Wednesday, 23 November 2016

Key Issues In Transporting Special Needs Students

The safe transportation of students to and from schools is one of the most important services a school district provides. In case of special needs children, the service is even more complex.  There are a number of federal requirements for the transport of special needs children that parents need to know. There are also state laws which vary across the country. For information on these laws parents should contact their school districts.

Federal Laws

The Individuals with Disabilities Education Act (IDEA) requires that related service such as transportation be provided to those who fall under that act. The act specifies that this includes:


  • Travel to and from school and between schools
  • Travel in and around school buildings
  • Specialized equipment (such as special or adapted buses, lifts, and ramps), if required to provide special transportation for a child with a disability.

In addition, Section 504 of the Rehabilitation Act of 1973 states that a school district must provide non-academic and extracurricular services which includes transportation.

Entitlement

Normally, if a school district provides transportation to students without disabilities, it should also provide the service to those with special needs, irrespective of the distance to be covered. However, if a school district does not provide transportation to general education students, then the issue is complicated. The authorities must then decide if on an individual case basis if a special needs child requires a “related service” such as transportation in order in order to receive free appropriate public education. If such transportation is deemed to be necessary, the school district must provide it, irrespective of whether is if provided to general education children.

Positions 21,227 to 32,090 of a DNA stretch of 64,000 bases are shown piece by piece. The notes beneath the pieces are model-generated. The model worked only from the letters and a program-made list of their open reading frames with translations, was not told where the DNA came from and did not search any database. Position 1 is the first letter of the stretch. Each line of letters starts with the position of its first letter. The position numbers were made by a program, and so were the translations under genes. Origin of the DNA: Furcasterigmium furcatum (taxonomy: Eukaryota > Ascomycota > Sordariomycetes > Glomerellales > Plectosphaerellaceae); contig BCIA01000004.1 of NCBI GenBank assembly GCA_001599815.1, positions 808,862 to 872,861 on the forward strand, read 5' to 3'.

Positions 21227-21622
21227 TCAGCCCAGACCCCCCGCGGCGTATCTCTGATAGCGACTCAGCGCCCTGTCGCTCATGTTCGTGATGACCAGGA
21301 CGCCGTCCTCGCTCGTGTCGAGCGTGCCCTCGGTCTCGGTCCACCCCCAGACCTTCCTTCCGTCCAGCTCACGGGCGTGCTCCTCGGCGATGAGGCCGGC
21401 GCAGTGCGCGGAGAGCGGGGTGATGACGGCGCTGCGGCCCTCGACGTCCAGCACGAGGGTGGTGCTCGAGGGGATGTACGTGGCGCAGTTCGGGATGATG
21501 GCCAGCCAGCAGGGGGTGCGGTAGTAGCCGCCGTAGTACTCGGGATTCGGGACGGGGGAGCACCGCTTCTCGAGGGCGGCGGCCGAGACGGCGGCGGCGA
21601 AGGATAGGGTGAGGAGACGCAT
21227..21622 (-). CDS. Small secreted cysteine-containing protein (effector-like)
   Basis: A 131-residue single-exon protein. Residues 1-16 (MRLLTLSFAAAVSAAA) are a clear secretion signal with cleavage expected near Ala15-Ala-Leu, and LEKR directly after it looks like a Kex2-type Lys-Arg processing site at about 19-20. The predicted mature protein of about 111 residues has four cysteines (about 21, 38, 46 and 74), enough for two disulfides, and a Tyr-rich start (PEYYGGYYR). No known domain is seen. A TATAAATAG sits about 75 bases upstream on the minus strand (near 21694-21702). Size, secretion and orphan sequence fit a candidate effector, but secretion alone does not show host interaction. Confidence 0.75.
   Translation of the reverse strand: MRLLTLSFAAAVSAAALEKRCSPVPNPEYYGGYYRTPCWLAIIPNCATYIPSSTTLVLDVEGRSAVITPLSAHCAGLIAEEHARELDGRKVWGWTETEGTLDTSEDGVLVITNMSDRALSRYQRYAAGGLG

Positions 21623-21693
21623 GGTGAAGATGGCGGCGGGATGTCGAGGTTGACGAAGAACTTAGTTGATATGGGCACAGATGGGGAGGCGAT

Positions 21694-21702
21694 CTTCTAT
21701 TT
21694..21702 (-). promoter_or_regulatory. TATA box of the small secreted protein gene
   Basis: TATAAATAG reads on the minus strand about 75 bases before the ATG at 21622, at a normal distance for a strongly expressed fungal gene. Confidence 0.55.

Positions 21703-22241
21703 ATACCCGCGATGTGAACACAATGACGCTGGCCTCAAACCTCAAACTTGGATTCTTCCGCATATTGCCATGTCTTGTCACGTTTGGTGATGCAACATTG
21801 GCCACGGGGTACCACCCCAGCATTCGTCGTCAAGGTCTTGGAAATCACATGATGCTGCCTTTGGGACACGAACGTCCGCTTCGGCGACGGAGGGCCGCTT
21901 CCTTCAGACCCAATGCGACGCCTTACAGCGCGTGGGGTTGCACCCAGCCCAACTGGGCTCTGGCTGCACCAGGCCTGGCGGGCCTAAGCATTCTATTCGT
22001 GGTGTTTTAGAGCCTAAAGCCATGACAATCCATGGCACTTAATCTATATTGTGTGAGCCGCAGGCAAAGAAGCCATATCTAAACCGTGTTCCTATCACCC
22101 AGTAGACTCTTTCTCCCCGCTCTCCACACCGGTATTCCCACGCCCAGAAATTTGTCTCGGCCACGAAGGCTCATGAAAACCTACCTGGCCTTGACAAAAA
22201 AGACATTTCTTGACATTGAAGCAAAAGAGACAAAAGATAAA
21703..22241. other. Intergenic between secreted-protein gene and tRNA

The Type of Vehicle

Typically, it is the school that will decide on what type of vehicle is best for transporting a special needs child. These generally include minibuses, cars, minivans and if required, specially equipped vehicles to suit specific transport needs. Unless there are special circumstances, the parents do not have a say in the type of vehicle that will be used.

The Need for Special Equipment

The need for air conditioning is a common one with special needs children. According to Section 504 of the Rehabilitation Act of 1973 (as amended), a vehicle with climate control is not required to transport a special needs child.  However, if the relevant authorities, upon examining a case, find that a child requires climate controlled or other specialized transportation, the school district is required to provide it at no cost to the parents.

The Time Spent In School and Travelling

The length of a school day is not within the purview of IDEA or any other relevant legislation. That is left to the state department of education to decide. It is generally accepted that a school day for a special needs child should be the same as for other children, neither longer nor shorter. However, if the special needs demand that the school day should be longer or shorter, appropriate modifications can be made to the child’s school hours. This will normally include time spent in travelling.

A special needs child may require specialized transport facilities for school and other activities. A medical transport service is the best and safest way to ensure that the child travels in the maximum safety, security and comfort.